Audi tests glass cycle in an innovative pilot project

Audi tests glass cycle in an innovative pilot project

To recover glass from windshields and windows that cannot be repaired and put it back into production as a recycled material - that is the goal of Audi's one-of-a-kind new pilot project.

Increasing sustainability requires a holistic approach, covering all stages of production. That's why Audi, together with its partners, has activated a pilot project to create a closed material circuit for damaged car glass. The project will last one year and involves recycling glass from damaged windows and windshields, saving not only raw materials but also water and energy in the production process.

The ultimate goal is to implement this process in the production of the Audi Q4 e-tron. "We intend to increase the proportion of secondary materials in our cars, and according to our research, car glass recycling has a potential" explains Philipp Eder, Project Manager for Circular Economy Procurement Strategy at Audi.


Philipp Eder, Project Manager for Circular Economy Procurement Strategy at Audi

Recycled glass for windows

The first stage of the project is to collect the irreparably damaged windows and send them to Reiling, a company specialized in glass recycling, where they are broken into small pieces and processed. In the next step, the fragments are reintroduced into the production of glass sheets. "Until now, recycled material has mostly been turned into beverage bottles", explains Daniel Rottwinkel, Plant Manager at Reiling. This time, the goal is different, which is to restore damaged glass to its original quality, allowing it to be used to make new car windows.

This requires a careful sorting process to separate non-glass materials like the PVB (polyvinyl butyral) plastic layer that is found in the glass, window edgings, metal parts and wires. Magnets, non-ferrous metal separators, extraction units and electro-optical sorting units are used in the elimination process.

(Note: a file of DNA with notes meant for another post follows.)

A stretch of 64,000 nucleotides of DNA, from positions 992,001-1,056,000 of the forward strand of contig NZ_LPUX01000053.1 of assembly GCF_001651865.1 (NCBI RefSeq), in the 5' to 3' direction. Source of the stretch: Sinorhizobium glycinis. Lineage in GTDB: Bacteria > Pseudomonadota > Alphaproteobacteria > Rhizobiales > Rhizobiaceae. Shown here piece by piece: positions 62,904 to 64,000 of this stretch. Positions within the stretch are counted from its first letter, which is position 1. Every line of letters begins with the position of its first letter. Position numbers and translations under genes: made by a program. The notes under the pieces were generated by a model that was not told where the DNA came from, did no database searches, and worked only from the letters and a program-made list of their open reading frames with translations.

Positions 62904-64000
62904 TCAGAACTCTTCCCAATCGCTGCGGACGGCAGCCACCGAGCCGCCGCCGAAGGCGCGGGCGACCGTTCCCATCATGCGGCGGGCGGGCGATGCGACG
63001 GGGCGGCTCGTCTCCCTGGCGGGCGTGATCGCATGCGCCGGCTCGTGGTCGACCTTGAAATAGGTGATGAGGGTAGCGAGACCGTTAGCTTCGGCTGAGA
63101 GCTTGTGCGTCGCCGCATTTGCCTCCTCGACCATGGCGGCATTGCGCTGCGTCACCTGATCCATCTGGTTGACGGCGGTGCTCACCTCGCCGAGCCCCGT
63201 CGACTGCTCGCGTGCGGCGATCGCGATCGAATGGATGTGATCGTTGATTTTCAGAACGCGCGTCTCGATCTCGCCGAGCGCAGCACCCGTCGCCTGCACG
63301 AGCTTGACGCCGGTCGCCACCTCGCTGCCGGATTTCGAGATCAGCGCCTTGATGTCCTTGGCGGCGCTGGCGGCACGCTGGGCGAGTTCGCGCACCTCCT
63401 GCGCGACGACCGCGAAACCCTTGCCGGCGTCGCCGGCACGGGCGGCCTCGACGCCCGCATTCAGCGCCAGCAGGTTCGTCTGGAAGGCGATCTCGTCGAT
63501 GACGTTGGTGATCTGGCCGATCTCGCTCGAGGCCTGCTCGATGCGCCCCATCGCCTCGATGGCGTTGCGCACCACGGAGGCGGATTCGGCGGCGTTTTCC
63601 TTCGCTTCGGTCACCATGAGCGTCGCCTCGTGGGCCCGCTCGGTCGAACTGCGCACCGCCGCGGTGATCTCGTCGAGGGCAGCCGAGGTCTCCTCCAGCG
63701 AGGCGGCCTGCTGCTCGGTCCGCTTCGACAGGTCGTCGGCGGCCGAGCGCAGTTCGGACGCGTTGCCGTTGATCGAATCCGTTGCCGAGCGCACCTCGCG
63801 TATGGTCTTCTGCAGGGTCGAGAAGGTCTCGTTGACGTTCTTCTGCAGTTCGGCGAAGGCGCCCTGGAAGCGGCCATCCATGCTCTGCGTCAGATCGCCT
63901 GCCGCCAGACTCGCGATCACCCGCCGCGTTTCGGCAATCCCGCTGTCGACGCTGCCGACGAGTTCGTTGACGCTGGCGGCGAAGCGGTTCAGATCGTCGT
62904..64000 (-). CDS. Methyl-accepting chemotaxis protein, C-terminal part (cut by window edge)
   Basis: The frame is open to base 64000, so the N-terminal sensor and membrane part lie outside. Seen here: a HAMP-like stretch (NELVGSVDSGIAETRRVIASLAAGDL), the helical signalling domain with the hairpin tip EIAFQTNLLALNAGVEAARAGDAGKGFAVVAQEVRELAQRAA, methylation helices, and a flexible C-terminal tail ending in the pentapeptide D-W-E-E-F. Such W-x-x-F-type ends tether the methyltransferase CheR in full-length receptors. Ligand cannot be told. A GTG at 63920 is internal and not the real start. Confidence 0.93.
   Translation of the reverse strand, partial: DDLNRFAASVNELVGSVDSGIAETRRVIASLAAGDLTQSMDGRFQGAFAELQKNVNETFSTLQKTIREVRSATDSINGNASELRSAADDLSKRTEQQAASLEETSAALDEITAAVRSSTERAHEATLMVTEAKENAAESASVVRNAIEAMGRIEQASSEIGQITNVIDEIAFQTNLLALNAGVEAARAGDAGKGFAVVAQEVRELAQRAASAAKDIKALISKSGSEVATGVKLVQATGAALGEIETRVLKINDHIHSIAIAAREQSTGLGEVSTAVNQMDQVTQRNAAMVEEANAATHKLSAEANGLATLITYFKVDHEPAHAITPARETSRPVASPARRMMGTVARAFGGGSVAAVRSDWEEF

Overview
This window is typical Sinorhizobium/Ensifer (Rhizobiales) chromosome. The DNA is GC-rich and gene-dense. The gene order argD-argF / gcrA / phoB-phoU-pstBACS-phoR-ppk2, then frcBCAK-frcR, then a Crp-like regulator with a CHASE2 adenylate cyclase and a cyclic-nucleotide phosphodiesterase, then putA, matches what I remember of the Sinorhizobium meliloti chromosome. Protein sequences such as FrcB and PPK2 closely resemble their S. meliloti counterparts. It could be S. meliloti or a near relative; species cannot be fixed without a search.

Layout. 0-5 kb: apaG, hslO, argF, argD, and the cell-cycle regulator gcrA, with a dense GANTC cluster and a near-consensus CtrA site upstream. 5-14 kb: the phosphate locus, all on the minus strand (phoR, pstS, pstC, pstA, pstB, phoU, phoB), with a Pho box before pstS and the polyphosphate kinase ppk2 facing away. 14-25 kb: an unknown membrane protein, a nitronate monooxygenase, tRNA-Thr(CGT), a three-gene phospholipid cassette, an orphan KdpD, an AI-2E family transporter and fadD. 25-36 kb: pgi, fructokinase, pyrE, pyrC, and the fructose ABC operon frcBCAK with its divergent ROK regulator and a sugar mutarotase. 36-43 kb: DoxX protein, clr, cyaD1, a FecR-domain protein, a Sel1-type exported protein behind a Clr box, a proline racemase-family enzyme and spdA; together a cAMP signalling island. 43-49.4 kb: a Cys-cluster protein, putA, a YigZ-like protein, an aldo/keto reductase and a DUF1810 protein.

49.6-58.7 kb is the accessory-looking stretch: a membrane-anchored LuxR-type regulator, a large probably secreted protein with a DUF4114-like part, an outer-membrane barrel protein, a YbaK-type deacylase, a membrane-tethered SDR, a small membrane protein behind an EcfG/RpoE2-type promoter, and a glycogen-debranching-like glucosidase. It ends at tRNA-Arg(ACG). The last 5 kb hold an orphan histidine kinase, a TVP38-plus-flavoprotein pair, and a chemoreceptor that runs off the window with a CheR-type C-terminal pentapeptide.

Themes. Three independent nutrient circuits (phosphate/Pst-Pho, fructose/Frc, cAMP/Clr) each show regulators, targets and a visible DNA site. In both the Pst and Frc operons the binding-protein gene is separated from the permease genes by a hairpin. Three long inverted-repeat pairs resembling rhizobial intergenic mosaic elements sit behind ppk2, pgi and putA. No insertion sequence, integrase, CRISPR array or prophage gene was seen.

Purity and homogeneity of materials

After all waste elements have been removed at Reiling, the material - which must be as pure and homogeneous as possible - is sent to another specialized company, Saint-Gobain Glass, which processes it into plate glass at its plant in Herzogenrath, Germany. Starting with these plates, which are rectangular and measure about 3 x 6 meters (10 x 20 feet), windows and windshields are then made.

At this stage, the recycled glass is mixed 30-50% with other components that do not come from automotive sources, such as quartz sand, sodium carbonate and chalk. "This pilot project is an important step toward sustainable production, allowing us to save resources and energy", adds Markus Obdenbusch, Production Manager at the Saint-Gobain plant in Herzogenrath.


Recycling to reduce carbon dioxide

"We’re just starting to look at glass as a recyclate material in these applications, so we anticipate that there will be more potential for improvement", Obdenbusch concludes. At the Herzogenrath plant, in addition to the quantities related to the Audi pilot project, an additional 30,000 tons of shards will be processed over the next three years, resulting in significant savings in energy and CO2 emissions. Translated into numbers, it means cutting up to 75 tons of CO₂ per workday, in addition to the significant reduction in water consumption.


Closed cycles for raw materials

The pilot project will run for one year, a period of time needed to verify the quality of materials, stability of supplies and process costs. If glass recycling proves to be a beneficial process, windows produced in this way will be integrated into the production of the Audi Q4 e-tron.

With this pilot project, Audi once again proves how its partner companies are also working to incorporate raw materials into closed, intelligent cycles. The ultimate goal is to use secondary materials wherever that is technically possible and economically sensible, to optimize the value chain and conserve resources.

Source: AUDI AG

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